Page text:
A Satirical Bestseller Unveils the Complex Layers of African American Life
Writer / Andy Ray
During the 1960s, Sidney Poitier was the quintessential black actor. His noble and upstanding characters presented African Americans in a positive and encouraging light – exactly as white moviegoers wanted to see. But in the early ‘70s, things changed. A serious of so-called blaxploitation pictures displayed what many young, black filmmakers considered the “real” depiction of the African American existence – complete with gunfire, drugs, pimps, prostitutes, and an excessive dose of marital infidelity. Think “Shaft,” “Superfly,” and “Cleopatra Jones.” White audiences and critics ate it up. These new black films were initially considered brilliant, although most of them look hopelessly dated today.
A similar narrative plays out in Cord Jefferson’s first feature, “American Fiction,” in which Jeffrey Wright plays Thelonius “Monk” Ellison, a serious author and professor who scores a best seller when he jokingly writes a “black” novel under the pen name Stagg O. Lee (coined from the old Lloyd Price song “Stagger Lee,” although most viewers won’t make the connection). Written in “street” dialect, Ellison/Lee’s novel contains sex, drugs, and guns. The police are presented as the enemy of the modern American black man. And America goes crazy for it.
Monk is torn. He needs the money to afford an institutional living arrangement for his mother who suffers from Alzheimer’s Disease. She’s played by veteran singer and actress Leslie Uggams – her best role in years. But Monk also believes he’s compromised his own standards as an author. He simply can’t believe people want to read a novel he considers junk, even though he wrote it. Next thing we know, a Hollywood studio offers millions of dollars for the movie rights. Overnight, Stagg O. Lee becomes a sensation.
You may have seen the trailer for “American Fiction,” and it would appear to be a smart, well-written comedy. Given the premise, that was my assumption as well. And it is funny. But “American Fiction” is so much more. Adapted by Jefferson from Percival Everett’s 2001 novel “Erasure,” this film is a warmhearted story about a family.
During a leave of absence from his university position in Los Angeles, Monk returns to his hometown of Boston – for the first time in quite a few years – to reunite with his mother, and his sister Lisa, a surgeon (Tracee Ellis Ross). Also visiting is Cliff, Monk’s gay brother from Tuscon. He’s played by Sterling K. Brown. During Monk’s long visit, he begins a relationship with an attractive neighbor, an attorney named Coraline, played by Erika Alexander, in the film’s best supporting performance. The family’s longtime cook and housekeeper Lorraine has recently begun a relationship with a local police officer whom the Ellisons have known for years.
At its heart, “American Fiction” is a story about an American family going through a difficult period, with the mother’s worsening mental state. There is also talk of the late Mr. Ellison’s numerous affairs. Not all is well with the Ellisons, but this is obviously a family with a foundation built on love. It’s such a refreshing and exhilarating story that the initial premise of Monk’s “black” novel is relegated to second-tier status. We could almost do without that story line altogether! Imagine that – a film in which the plot is less important than the interesting array of characters.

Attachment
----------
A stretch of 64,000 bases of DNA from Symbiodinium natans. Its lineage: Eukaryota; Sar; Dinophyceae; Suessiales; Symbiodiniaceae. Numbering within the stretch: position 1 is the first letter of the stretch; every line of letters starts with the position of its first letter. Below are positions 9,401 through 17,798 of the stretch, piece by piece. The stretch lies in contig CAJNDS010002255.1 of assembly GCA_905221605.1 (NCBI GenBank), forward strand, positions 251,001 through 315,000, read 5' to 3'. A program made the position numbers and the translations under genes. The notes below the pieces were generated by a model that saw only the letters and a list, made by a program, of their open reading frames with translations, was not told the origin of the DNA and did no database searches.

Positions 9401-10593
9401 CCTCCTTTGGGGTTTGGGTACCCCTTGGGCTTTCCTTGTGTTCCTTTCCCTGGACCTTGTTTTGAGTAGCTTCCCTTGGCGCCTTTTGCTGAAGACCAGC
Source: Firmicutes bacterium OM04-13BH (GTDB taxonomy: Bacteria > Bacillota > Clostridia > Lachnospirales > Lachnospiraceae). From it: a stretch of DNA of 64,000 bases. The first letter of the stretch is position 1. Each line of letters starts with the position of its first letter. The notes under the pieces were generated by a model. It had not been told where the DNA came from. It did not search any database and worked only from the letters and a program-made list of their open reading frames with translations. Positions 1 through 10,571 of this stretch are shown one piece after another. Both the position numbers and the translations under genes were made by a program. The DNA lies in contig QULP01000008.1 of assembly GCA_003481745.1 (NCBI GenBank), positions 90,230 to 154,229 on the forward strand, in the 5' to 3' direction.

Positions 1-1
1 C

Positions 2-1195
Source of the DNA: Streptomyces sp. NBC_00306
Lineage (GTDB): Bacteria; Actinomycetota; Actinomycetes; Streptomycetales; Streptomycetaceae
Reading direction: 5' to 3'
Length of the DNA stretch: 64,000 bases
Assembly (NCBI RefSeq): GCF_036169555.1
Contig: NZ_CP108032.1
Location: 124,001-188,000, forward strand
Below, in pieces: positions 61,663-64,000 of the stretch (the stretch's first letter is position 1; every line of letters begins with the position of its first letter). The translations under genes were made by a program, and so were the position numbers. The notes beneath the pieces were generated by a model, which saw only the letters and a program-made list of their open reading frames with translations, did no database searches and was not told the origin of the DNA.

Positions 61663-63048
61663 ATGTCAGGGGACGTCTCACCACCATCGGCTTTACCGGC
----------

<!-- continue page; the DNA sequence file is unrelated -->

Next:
And I believe that’s exactly the point of “American Fiction.” Much as the Monk character sells his soul to produce a major best seller, we somewhat sell our souls as viewers to care so much about that story line in the first place – when the real story is that of the Ellison family. This instantly rivals Alexander Payne’s “The Holdovers” (another heartwarming story in which the plot wasn’t as important as the character development) as the best film so far this year.
My only complaint is the ending. While a certain part of me eagerly anticipated the “big reveal” – in which Monk tells the world he is, in fact, Stagg O. Lee (a la Dustin Hoffman’s big reveal in “Tootsie”) – that wouldn’t feel right in a film that’s not nearly as much a comedy as represented by the trailer. But Jefferson doesn’t know how to end the story either. He offers three potential endings, none of which is entirely satisfying.
When Monk begins working with the Hollywood executives to adapt his novel to the screen, we are led to believe that the film we are watching, “American Fiction,” is the motion picture eventually produced – rather than the actual novel itself. That makes for a somewhat clumsy conclusion.
But save for that complaint, I rank “American Fiction” as one of the best films of the year, and of this decade. Sure to be a crowd pleaser, we need to remember the name Cord Jefferson. He could be one of the great new directors to come out of the 2020s.